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Downie, himself once a reporter for the Washington Post, here sets out to investigate the investigators. Calling them a ""new breed"" of journalist--not seen since the days of Ida Tarbell and Lincoln Steffens--Downie characterizes Woodward and Bernstein (""the Stardust Twins""), Sy Hersh, and other lesser-known muckrakers as brash, aggressive, bright, hard-working, and youthful. In general, he proceeds biographically and episodically, following Hersh's digging on My Lai, CIA domestic spying, etc., as each piece of the story falls into place. Others profiled include the Miami Herald team of Mike Baxter and Jim Savage who uncovered Florida FHA scandals which led them to campaign pay-offs and the eventual indictment of Sen. Edward J. Gurney. Downie, himself not an exciting writer, casts his net wide to take in such exposÉ-oriented periodicals as Ramparts. Washington Monthly, and New Times, and veteran probers I. F. Stone and Nation editor Carey McWilliams (who boosted the careers of Hunter Thompson and Robert Sherrill). He ponders the overlap between ""New Journalism"" and muckraking, finding the former too often self-indulgent and sloppy. The question of whether the muckrakers might precipitate a backlash or just begin to bore the public isn't pursued very far. Sporadically interesting but without a cutting edge or a defined thesis.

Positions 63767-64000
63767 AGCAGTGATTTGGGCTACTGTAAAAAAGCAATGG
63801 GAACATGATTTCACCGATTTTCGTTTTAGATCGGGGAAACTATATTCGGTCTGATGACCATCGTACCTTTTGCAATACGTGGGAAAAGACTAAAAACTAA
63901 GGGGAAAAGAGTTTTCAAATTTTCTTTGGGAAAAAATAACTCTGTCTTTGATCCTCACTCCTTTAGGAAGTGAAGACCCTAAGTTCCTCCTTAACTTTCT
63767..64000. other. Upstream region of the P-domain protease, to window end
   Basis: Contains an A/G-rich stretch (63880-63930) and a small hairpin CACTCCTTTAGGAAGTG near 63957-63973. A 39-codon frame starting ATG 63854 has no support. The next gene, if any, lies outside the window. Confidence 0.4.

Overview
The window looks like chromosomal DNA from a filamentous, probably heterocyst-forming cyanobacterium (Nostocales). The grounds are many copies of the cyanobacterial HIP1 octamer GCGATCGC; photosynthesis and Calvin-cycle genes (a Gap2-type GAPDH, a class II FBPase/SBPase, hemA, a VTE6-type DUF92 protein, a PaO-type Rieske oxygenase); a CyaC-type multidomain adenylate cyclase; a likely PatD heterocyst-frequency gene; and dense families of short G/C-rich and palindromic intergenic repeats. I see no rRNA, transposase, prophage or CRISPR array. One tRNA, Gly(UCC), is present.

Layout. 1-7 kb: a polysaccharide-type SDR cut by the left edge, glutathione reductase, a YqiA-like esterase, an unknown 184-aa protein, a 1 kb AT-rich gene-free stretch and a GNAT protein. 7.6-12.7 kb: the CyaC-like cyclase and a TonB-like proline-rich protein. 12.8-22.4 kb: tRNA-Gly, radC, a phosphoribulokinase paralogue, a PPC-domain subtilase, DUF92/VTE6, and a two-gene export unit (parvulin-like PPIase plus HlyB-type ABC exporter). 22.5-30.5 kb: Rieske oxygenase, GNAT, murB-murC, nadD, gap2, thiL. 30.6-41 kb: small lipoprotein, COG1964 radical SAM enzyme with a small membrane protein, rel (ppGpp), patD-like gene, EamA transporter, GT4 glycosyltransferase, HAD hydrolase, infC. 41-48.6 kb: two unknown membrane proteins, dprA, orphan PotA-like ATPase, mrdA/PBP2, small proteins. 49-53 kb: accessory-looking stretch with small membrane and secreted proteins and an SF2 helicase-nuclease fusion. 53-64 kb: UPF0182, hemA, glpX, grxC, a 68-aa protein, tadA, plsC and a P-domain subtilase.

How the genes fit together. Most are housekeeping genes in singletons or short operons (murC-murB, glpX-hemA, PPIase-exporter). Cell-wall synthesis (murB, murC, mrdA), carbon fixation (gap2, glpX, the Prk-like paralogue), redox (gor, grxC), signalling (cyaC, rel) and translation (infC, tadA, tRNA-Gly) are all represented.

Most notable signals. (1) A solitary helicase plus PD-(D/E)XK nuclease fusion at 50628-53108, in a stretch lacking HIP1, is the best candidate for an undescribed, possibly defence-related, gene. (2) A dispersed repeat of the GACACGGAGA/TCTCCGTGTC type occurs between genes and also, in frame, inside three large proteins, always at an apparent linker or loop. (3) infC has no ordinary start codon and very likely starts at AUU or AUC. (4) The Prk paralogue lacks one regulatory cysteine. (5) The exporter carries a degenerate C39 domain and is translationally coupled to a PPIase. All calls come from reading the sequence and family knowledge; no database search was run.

Pub Date: April 1st, 1976
Publisher: New Republic Book Co.